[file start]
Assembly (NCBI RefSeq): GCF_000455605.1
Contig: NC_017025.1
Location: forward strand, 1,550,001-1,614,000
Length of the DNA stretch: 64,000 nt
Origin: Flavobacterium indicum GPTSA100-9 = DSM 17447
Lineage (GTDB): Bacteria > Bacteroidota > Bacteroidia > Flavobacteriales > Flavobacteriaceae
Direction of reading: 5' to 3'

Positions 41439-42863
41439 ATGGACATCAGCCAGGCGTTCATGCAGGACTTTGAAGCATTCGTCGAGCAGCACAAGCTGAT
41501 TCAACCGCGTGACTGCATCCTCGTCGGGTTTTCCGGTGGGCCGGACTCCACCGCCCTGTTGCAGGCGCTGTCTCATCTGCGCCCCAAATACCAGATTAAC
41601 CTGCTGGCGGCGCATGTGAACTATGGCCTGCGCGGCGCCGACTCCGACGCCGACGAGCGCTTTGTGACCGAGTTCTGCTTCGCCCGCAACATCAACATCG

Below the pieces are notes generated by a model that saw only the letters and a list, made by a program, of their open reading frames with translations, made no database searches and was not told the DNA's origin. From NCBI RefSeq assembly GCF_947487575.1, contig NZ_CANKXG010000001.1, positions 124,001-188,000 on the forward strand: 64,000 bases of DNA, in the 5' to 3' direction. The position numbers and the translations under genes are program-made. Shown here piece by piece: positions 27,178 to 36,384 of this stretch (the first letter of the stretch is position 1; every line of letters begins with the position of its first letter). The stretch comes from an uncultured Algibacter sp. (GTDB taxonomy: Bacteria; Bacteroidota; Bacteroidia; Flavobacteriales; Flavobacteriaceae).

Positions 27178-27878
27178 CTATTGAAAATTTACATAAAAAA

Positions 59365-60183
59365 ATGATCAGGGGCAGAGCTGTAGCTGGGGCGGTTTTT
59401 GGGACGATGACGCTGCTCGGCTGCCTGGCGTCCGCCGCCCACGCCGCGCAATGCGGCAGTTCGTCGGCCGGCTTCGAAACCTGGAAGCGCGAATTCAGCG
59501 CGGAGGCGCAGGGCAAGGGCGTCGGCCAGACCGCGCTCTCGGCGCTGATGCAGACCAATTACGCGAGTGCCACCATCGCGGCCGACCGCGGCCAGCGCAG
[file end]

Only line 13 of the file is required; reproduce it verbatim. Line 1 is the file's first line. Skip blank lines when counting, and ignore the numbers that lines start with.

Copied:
Positions 27178-27878